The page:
Since promoting the career pathway on its website, the hospital has had “an overwhelming response of people that are reaching out because they want guidance on how they can move along and how they can remove the barriers,” said Tracey DasGupta, Sunnybrook’s director of interprofessional practice.

“As a health-care system, knowing that we’ve got so many people that are skilled that could contribute to a system that’s in such need, our responsibility is to help people do that,” said DasGupta. “So we have to work together as a system to help know where these individuals are, provide clear direction, provide them with opportunities, but also employment opportunities because financial considerations are an important barrier.”

Many foreign-trained nurses have to navigate the system on their own.

Noval was working as a registered nurse in the Philippines, which requires a three-year diploma, before he came to Canada in 2012. He also taught and worked in research.

Once here, he registered with the College of Nurses of Ontario and was told he could write the exam to become a registered practical nurse, which requires a diploma in Ontario, and that he would have to go back to school to get a Bachelor of Science in nursing degree if he wanted to become a registered nurse.

Noval began working as a registered practical nurse and appealed the college’s decision. In the meantime, Noval started a bridging program for RPNs who want to become RNs, while working three jobs.

Just a couple of weeks before he graduated in 2017 he heard back about the appeal — the college told him he did indeed have the qualifications to become an RN and could write the exam.

At “that time, for you to get your licence, was an uphill battle with the College of Nurses of Ontario,” said Noval.

The situation was similar for Chandra Kafle, who came to Canada in 2012 from Nepal with five years of nursing education, including a three year diploma and another two years to get her Bachelor of Science in nursing. She had worked as a nurse for eight years before she came here to do her master’s degree.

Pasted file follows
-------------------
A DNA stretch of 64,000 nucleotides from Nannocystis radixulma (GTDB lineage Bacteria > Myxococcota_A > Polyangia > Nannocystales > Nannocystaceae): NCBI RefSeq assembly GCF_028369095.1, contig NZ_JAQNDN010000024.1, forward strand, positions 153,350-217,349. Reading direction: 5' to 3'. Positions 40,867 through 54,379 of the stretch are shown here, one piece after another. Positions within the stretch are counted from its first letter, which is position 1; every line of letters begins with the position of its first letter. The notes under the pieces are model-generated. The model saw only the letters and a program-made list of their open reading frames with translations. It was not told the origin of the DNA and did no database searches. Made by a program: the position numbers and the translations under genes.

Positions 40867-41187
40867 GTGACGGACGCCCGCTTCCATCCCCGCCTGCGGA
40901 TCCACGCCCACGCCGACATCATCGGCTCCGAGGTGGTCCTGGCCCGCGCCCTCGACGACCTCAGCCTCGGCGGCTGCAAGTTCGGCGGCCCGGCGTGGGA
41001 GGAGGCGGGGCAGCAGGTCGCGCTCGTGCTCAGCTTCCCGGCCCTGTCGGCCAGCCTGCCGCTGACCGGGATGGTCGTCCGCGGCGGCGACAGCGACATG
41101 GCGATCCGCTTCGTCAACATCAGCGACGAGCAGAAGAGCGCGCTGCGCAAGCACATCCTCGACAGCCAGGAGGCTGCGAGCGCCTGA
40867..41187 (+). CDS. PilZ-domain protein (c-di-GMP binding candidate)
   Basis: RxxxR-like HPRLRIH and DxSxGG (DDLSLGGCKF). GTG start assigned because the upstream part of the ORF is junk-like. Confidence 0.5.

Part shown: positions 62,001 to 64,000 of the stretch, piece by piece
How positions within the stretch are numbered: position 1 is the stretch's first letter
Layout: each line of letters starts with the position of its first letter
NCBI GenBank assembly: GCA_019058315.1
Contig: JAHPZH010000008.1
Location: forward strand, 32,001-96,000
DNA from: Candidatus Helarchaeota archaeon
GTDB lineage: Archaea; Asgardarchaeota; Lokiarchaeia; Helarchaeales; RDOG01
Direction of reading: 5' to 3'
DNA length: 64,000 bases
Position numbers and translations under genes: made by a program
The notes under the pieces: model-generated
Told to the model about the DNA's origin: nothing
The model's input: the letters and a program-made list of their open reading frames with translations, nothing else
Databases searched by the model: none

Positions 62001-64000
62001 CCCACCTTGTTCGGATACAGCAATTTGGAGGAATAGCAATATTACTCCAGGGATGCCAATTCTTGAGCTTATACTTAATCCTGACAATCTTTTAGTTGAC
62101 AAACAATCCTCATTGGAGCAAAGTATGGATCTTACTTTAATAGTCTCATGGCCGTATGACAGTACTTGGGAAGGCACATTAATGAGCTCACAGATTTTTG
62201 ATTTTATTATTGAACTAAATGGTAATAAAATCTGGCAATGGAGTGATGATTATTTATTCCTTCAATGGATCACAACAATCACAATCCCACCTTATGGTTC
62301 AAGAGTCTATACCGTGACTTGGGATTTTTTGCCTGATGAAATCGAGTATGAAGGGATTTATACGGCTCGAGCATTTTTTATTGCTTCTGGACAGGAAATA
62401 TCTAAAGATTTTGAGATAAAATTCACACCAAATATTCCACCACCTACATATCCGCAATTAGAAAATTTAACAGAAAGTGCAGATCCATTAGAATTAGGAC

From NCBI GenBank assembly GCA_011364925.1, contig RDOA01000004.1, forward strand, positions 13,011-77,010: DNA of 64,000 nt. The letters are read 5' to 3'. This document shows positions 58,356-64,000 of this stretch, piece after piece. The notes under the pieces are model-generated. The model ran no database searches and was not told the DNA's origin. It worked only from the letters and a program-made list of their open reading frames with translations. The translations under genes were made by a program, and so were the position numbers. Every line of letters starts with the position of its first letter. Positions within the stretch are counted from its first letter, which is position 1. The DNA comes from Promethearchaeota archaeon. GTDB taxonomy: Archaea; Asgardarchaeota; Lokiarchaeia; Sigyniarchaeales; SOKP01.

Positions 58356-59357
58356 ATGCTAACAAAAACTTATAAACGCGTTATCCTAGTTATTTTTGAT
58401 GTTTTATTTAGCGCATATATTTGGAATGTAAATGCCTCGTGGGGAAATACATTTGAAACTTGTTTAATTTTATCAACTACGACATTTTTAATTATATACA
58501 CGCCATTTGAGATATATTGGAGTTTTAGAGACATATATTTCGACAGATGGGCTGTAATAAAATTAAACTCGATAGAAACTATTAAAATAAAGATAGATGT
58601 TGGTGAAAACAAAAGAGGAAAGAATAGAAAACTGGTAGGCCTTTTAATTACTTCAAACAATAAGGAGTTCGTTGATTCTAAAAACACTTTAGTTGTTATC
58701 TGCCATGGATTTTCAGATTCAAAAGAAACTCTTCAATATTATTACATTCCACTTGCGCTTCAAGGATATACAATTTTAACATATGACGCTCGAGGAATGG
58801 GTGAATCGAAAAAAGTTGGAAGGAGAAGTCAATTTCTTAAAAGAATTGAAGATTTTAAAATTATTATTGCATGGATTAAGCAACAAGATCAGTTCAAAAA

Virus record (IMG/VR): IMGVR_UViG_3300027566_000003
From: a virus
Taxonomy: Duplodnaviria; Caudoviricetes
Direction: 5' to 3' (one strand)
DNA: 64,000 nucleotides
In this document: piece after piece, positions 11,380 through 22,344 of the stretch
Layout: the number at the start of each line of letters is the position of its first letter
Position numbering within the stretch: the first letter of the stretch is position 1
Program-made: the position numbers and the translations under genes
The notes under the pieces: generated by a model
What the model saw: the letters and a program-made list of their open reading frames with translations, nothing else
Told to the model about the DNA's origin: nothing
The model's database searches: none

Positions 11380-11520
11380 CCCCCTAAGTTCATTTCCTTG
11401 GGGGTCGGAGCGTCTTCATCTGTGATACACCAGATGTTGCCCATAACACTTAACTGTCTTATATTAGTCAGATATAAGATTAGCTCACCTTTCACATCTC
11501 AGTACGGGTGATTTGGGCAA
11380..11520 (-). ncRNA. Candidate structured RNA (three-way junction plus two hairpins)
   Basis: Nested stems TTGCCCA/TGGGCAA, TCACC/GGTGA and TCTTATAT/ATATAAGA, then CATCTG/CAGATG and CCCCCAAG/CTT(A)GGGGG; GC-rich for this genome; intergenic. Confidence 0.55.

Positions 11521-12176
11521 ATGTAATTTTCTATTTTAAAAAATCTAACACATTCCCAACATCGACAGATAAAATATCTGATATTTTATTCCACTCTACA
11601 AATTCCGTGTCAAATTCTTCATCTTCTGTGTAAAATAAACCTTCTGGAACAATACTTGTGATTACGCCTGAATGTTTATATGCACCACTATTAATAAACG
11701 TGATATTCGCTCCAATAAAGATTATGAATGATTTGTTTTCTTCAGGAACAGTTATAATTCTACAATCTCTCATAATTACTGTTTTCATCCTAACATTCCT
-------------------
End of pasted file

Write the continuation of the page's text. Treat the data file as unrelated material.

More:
Instead, the college told her she couldn’t write the NCLEX, the nursing exam for registered nurses, because she didn’t have all of the qualifications.

“Even just with a diploma, other nurses in Nepal who went to the U.S. were able to write the NCLEX exam,” said Kafle. “So I was hoping that I would be able to write (it) within a year or so. But it took so long for them to decide. It took more than three years just to say that no, your education is not enough.”

The college told her she would have to go back to school to get her degree.

“I felt deflated. I felt demotivated,” said Kafle. “But I had to keep going … I didn’t want to go (back) until I achieved something,” she said. “I felt like I lost my identity as a nurse and I wanted to regain that identity.”

Like Noval, Kafle wrote the exam to become a registered practical nurse and eventually started working part-time at Sunnybrook. She went to York to get her Bachelor of Science in nursing degree so that she could become an RN. She says she knew a number of foreign-trained nurses who remained as PSWs because they had to support their family.

Kafle now works as an RN in Sunnybrook’s cardiac intensive care unit and is pursuing her master’s degree.

She said of her journey, “I was a full-time student, part-time employee and my daughter was three, four years old at the time. So I had a tough time.”

Source: This initiative is opening doors for hundreds of Ontario’s internationally-educated nurses

About Andrew
Andrew blogs and tweets public policy issues, particularly the relationship between the political and bureaucratic levels, citizenship and multiculturalism. His latest book, Policy Arrogance or Innocent Bias, recounts his experience as a senior public servant in this area.